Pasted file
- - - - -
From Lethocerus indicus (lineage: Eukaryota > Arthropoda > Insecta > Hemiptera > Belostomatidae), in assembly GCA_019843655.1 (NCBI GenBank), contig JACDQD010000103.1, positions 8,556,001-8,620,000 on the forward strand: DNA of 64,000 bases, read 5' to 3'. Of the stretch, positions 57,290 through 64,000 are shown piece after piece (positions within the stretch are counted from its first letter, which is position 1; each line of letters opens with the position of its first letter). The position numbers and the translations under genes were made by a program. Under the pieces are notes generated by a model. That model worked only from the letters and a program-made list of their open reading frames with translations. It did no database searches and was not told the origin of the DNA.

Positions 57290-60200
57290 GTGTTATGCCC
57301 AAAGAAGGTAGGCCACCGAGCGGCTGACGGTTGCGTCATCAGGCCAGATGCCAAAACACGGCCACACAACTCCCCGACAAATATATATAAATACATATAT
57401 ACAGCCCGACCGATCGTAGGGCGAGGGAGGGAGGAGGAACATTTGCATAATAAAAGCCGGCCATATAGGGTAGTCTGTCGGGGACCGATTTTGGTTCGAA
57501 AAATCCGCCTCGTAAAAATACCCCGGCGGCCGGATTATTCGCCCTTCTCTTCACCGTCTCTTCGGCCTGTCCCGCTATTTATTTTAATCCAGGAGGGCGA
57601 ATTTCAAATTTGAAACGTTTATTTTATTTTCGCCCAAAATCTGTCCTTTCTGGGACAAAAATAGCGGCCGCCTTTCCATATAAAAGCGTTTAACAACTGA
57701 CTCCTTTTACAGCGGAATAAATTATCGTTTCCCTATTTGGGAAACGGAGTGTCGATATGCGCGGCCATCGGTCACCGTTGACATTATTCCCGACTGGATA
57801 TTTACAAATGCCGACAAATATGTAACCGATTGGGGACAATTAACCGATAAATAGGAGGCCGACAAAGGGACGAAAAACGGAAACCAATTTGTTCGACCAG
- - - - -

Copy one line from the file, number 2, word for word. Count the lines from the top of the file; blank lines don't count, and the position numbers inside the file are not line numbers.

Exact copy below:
Positions 57290-60200